21 September, 2012
First National Standards data sets baseline of learner achievement
Education Minister Hekia Parata says National Standards data reported for the first time has set a baseline of Years 1-8 learner achievement.
The data shows that 76 per cent reached or exceeded the national standard for reading, 72 per cent of learners for mathematics, and 68 per cent for writing.
“Of particular interest is the consistency of the achievement trends in writing, reading, mathematics by ethnicity and gender with other system ‘health check’ studies such as the Progress in International Reading Literacy Study (PIRLS).
“So although we are only in the early stages it is exciting that this first set of data is consistent with other international and national information, and that a significant number of children are reaching or exceeding the National Standard in each of the three areas.
“I want to acknowledge and thank parents, teachers, principals, boards for all that they do that makes this possible.”
However, there is also a concerning number of Māori and Pasifika learners who are not meeting the standards. Boys are also over represented in not meeting the standard in reading and writing.
“The information gained from this first set of National Standards data is powerful for identifying and providing support for all learners.
“Up until now we’ve had to rely only on NCEA data – at the end of compulsory schooling – to provide us with a picture of our education system. National Standards data will now allow us to support all learners and target those who are behind much earlier and give them the help they need.
“We have a range of support in place to help learners including Reading Recovery, Reading Together and targeted programmes to accelerate progress in reading, writing and maths.’’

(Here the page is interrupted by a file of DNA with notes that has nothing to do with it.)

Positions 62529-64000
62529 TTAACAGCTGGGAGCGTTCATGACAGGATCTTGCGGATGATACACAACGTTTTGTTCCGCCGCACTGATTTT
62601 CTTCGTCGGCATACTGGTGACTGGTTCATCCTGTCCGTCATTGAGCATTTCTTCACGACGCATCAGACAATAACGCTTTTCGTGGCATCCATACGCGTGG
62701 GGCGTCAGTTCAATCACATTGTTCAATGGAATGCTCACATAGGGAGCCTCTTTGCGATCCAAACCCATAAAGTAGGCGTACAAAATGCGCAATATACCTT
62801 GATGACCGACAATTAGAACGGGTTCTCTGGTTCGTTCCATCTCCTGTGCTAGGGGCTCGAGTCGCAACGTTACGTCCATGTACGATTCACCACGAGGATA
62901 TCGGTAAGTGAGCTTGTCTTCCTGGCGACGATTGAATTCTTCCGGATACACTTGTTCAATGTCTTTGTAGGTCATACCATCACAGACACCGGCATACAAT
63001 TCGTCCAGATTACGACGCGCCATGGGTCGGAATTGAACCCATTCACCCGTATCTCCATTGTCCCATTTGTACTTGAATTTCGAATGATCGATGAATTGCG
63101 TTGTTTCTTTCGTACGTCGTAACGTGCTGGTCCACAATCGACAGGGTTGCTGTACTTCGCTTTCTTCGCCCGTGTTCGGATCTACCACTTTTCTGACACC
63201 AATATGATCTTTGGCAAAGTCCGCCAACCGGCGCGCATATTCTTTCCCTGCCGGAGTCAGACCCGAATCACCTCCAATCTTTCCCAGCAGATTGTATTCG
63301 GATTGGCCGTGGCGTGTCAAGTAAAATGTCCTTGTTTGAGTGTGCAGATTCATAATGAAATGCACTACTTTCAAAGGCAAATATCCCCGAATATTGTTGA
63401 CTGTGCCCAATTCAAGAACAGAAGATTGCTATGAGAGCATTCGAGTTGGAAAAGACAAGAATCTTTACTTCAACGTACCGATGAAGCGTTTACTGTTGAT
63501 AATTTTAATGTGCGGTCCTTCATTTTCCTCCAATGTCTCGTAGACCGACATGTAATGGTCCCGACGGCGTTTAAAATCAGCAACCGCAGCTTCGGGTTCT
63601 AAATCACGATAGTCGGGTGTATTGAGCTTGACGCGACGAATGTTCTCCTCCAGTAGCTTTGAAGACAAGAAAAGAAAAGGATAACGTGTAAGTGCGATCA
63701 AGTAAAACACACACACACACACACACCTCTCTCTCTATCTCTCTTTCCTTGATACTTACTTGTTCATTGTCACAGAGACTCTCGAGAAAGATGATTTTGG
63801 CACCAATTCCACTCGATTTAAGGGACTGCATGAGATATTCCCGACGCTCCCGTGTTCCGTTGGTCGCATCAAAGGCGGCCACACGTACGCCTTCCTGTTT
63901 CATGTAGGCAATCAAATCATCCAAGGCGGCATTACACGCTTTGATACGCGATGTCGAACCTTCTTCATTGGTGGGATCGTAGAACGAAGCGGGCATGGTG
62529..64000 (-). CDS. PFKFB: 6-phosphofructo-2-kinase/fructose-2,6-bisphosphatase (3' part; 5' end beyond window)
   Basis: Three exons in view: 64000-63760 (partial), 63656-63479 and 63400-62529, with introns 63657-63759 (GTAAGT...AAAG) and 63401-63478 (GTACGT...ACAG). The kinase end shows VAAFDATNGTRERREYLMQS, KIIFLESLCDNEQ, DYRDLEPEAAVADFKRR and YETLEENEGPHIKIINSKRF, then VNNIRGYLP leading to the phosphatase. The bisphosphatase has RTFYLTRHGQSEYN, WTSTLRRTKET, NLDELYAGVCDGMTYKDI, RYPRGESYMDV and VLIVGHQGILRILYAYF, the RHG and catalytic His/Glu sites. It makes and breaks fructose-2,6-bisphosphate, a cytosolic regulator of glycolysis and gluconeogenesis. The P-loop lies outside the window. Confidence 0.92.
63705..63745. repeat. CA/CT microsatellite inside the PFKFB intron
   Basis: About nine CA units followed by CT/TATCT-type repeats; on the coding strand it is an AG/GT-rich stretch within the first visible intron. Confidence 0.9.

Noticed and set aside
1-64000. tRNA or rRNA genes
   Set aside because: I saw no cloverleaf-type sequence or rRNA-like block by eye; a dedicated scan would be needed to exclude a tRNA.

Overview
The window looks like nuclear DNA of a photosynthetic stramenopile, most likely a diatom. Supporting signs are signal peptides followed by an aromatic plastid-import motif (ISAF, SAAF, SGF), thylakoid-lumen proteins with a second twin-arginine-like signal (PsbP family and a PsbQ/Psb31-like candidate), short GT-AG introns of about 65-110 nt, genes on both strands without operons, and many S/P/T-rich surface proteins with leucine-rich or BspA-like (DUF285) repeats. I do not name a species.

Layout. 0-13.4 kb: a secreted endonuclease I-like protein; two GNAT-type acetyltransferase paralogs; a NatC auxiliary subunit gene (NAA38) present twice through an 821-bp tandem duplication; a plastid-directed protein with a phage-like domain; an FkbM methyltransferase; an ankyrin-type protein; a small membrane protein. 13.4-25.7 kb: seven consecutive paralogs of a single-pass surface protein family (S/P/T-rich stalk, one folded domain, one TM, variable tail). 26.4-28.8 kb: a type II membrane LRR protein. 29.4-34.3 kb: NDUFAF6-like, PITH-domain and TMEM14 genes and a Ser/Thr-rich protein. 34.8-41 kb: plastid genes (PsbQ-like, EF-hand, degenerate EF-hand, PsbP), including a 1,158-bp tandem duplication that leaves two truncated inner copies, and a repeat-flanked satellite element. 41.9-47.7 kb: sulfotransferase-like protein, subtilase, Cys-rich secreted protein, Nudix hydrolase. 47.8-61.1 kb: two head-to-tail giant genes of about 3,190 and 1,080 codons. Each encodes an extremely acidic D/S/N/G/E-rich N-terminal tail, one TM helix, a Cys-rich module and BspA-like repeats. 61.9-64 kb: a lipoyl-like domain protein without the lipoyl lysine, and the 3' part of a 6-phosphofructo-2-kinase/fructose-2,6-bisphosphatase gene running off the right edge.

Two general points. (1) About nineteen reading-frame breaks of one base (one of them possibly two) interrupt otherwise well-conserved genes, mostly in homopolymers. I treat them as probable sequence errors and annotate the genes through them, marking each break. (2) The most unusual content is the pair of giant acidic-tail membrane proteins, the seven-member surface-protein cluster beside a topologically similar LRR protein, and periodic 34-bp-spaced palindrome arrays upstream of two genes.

Next Friday (September 28) schools’ National Standards data will be published on the Ministry of Education’s Education Counts website (www.educationcounts.govt.nz) which also includes Education Review Office reports and schools’ annual reports.
A study released by the Ministry of Education yesterday shows that parents, families and whānau want independent and comprehensive information about their child’s school, and regular communication from the school. ERO has also released a new publication to help parents ask schools about how their child is doing.
“Our Government introduced National Standards to raise achievement, to identify children who are behind, to help parents help their children, and help schools to focus on what they need to do.
“Good quality data is absolutely essential if we are going to achieve a system wide lift and ensure all our learners leave school with the skills they need in a modern society.”
Public Achievement Information
National Standards Data – National aggregate
- There are 2,087 schools required to report against the English Medium Standards, of which 188 school have either not yet submitted data or their data is incomplete.
- Māori Medium Education kura teaching Te Marautanga o Aotearoa and using Ngā Whanaketanga will report for the first time in 2013
- The percentages are rounded to the nearest whole number.
- The percentages are calculated across the different learner groups eg in maths 48 per cent (90,376) of the total number of boys (186,989) are “At” the National Standard.
- The Education Review Office’s new publication is available at: